Transcriptional regulation of Hepatic Stellate Cell activation in NASH

Research output: Contribution to journalJournal articleResearchpeer-review

306 Downloads (Pure)


Non-alcoholic steatohepatitis (NASH) signified by hepatic steatosis, inflammation, hepatocellular injury, and fibrosis is a growing cause of chronic liver disease, cirrhosis, and hepatocellular carcinoma. Hepatic fibrosis resulting from accumulation of extracellular matrix proteins secreted by hepatic myofibroblasts plays an important role in disease progression. Activated hepatic stellate cells (HSCs) have been identified as the primary source of myofibroblasts in animal models of hepatotoxic liver injury; however, so far HSC activation and plasticity have not been thoroughly investigated in the context of NASH-related fibrogenesis. Here we have determined the time-resolved changes in the HSC transcriptome during development of Western diet- and fructose-induced NASH in mice, a NASH model recapitulating human disease. Intriguingly, HSC transcriptional dynamics are highly similar across disease models pointing to HSC activation as a point of convergence in the development of fibrotic liver disease. Bioinformatic interrogation of the promoter sequences of activated genes combined with loss-of-function experiments indicates that the transcriptional regulators ETS1 and RUNX1 act as drivers of NASH-associated HSC plasticity. Taken together, our results implicate HSC activation and transcriptional plasticity as key aspects of NASH pathophysiology.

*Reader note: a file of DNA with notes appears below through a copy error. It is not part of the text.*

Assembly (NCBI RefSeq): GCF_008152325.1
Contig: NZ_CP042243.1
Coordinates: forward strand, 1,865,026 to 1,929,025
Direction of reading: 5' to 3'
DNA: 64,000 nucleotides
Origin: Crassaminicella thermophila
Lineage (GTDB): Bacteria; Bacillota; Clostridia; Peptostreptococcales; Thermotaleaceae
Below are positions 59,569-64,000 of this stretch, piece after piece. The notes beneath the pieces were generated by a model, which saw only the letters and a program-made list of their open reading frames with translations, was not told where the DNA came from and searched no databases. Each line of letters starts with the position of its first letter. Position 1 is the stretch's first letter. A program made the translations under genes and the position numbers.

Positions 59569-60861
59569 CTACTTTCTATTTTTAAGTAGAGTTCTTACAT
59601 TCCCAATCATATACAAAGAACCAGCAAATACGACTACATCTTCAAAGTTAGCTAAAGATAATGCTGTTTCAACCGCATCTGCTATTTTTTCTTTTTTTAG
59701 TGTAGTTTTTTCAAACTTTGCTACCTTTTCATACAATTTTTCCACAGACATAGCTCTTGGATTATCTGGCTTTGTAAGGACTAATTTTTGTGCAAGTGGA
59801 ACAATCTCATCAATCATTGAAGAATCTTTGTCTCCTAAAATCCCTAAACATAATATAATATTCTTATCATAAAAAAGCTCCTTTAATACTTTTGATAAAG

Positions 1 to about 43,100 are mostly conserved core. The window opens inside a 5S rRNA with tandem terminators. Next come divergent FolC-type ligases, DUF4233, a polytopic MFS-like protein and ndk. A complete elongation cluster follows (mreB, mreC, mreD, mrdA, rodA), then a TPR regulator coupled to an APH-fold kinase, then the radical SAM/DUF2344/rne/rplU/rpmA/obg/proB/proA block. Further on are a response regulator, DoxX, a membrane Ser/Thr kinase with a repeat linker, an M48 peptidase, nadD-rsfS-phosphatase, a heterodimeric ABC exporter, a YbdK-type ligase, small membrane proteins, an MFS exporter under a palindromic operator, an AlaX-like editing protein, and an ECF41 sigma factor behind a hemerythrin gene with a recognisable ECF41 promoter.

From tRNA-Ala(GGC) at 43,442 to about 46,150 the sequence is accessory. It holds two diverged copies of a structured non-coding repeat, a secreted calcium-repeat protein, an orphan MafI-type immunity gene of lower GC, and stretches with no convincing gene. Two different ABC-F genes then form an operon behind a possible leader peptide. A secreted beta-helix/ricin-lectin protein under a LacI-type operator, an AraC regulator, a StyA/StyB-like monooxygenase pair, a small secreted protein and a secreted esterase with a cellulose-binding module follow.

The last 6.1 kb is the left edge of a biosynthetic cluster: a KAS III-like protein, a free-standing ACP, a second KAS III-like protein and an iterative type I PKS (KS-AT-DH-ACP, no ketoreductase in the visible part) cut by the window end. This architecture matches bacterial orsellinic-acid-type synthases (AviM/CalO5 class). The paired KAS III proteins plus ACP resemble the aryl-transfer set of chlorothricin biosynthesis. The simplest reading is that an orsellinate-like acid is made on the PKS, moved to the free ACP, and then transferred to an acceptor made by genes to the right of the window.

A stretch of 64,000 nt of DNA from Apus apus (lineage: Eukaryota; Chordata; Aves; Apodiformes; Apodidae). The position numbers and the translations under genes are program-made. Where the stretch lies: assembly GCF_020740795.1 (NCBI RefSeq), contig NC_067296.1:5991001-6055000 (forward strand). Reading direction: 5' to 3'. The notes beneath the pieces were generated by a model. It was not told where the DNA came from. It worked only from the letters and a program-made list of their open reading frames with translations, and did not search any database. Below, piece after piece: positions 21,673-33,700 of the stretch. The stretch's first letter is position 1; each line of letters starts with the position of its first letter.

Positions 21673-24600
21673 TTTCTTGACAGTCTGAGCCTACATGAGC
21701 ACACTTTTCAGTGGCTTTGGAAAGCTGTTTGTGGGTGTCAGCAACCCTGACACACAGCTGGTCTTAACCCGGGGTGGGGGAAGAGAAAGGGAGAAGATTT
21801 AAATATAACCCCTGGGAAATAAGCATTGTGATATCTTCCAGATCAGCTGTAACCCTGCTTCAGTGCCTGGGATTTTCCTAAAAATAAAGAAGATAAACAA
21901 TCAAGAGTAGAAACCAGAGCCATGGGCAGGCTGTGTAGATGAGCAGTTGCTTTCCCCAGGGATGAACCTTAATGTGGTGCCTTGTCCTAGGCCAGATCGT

Original languageEnglish
Article number2324
JournalScientific Reports
Issue number1
Number of pages55
Publication statusPublished - 20. Feb 2019


Dive into the research topics of 'Transcriptional regulation of Hepatic Stellate Cell activation in NASH'. Together they form a unique fingerprint.

Cite this